The Suspension and Reinstatement of the RDA and Special Measures in the NTER
- Return to table of contents
- 1. Background: suspension of the Racial Discrimination Act 1975 (Cth) (RDA) under the NTER Legislation
- 2. Proposed change in the 2009 Welfare Reform Bill
- 3. The Senate Community Affairs Legislation Committee Inquiry into the 2009 Welfare Reform Bill
- 4. The 2010 Welfare Reform Act
- 5. Conclusion: outstanding issues since the 2010 Act
- 6. Postscript
- Annexure A Special measures and application of discrimination law to NTER legislation
- Annexure B Objects clauses dealing with special measures
The Commission’s view is that the RDA has not been fully or unconditionally reinstated under the NTER legislation, and that issues remain with the characterisation of the intervention strategies as ‘special measures’ for the reasons outlined below.
Legislative amendments have formally lifted the suspension of the RDA in relation to the NTER legislation. This means that, theoretically, s 9 of the RDA will apply to decisions and actions done under or for the purposes of the NTER legislation and section 10 of the RDA will also apply in relation to the NTER legislation itself.
Notwithstanding that the operation of the RDA is no longer legislatively suspended the amending legislation:
- does not bring an immediate end to all intervention measures that were racially targeted; 
- excludes discriminatory actions already taken under the intervention from the scope of the RDA (eg compulsory welfare quarantining based on race); and
- fails to implement the Principles of the Declaration on the Rights of Indigenous Peoples, in particular through its failure to facilitate the exercise of the right to free, prior and informed consent. 
However, the key impediment to the unequivocal and effective reinstatement of the RDA arises from the failure of the amendments to expressly state that the RDA would prevail notwithstanding anything contrary in the NTER legislation. Accordingly, if there is a conflict between the (later) NTER legislation and the (earlier) RDA, and the provisions of the NTER legislation is unlikely to be read so as to be consistent with the RDA; the NTER legislation, being the later legislation, will prevail. A ‘notwithstanding clause’ is required to unequivocally reinstate the operation of the RDA.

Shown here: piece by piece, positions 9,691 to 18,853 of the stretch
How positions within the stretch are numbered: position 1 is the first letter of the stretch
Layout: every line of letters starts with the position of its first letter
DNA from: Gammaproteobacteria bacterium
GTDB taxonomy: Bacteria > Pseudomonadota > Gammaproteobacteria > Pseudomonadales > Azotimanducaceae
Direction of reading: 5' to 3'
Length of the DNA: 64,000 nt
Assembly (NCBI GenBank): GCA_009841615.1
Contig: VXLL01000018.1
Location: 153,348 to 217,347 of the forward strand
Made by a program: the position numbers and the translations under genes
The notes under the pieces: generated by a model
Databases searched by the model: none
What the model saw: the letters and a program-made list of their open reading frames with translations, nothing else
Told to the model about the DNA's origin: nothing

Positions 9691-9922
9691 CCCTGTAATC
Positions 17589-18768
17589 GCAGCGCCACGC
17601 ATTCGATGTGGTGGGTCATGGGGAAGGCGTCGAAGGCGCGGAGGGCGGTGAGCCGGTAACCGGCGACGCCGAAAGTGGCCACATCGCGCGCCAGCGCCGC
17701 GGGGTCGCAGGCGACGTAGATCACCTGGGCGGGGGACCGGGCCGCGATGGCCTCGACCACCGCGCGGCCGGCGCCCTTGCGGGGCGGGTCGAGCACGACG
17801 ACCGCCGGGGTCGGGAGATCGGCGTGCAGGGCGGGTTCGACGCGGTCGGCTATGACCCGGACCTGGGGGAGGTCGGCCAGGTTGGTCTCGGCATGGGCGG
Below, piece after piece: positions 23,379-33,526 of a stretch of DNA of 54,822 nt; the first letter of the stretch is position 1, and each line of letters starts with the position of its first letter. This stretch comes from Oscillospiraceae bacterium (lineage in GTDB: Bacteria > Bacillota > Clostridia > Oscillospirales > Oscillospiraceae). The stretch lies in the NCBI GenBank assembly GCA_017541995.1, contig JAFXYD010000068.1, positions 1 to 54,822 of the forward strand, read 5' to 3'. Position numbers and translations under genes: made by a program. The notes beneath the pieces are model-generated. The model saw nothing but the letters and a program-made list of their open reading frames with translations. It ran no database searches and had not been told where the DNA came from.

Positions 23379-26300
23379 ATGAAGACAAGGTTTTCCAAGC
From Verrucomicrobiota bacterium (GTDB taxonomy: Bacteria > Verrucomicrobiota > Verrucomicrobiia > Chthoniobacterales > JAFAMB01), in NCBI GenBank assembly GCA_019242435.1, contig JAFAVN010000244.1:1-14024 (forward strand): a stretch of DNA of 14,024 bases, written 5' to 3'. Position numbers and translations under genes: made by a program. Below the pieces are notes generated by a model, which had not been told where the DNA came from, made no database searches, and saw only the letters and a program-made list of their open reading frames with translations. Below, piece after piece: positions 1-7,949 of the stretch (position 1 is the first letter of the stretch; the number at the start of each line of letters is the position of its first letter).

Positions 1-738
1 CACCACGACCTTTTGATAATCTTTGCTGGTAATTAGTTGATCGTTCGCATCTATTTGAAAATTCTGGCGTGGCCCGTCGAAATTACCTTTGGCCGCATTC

An effective ‘notwithstanding clause’ would need to be in a form such as:
Without limiting the general operation of the Racial Discrimination Act 1975 in relation to the NTER measures, the provisions of the Racial Discrimination Act 1975 are intended to prevail over the NTER Act. The provisions of this Act do not authorise conduct that is inconsistent with the provisions of the Racial Discrimination Act 1975
The inclusion of such a clause would mean that all acts authorised under the NTER legislation must be undertaken consistently with the RDA.
Although the Government has repealed the sections under the NTER legislation that deemed the entire NTER legislation to be a ‘special measure’ under the RDA, simply altering the objects clause, rather than substantively redesigning the measures, does not satisfy the criteria necessary for the measure to be a ‘special measure.’
The Commission maintains that it is preferable that measures that may limit the rights of people of a particular racial group are designed so as to be non-discriminatory under the RDA, rather than justified as special measures. The Commission has serious concerns about the inappropriate classification of State actions as ‘special measures’, particularly where they intentionally discriminate on the basis of race and are formulated without the participation and the acceptance of Indigenous peoples. 
In particular, the redesigned 2010 measures will not meet the requirements of a ‘special measure’ in International law for the reasons outlined below.
- (1) The consultations (in particular in relation to alcohol restrictions) have not been developed with adequate community consultation and do not meet the requirements of consent of the affected group to constitute a special measure; the failure to require consent for measures that are intended to be ‘special measures’ for the purposes of the RDA is inconsistent with Australia’s human rights obligations.
- (2) There is insufficient current and credible evidence which shows that the measures are required and are effective.
- (3) There are inadequate mechanisms for monitoring and evaluating the previous and redesigned measures to ensure that they are working effectively and to if their objectives has been met.
- (4) The characterisation of five-year leases as a ‘special measure’ is inconsistent with the RDA (for the reasons outlined in section 4.1(4) of this note).
- (5) Although the amended measures can be challenged under the RDA, Australian courts are required to interpret legislation consistently with its purpose. The ‘special measures’ objects clauses support an interpretation that the laws are ‘special measures’, and render a successful challenge difficult under the RDA.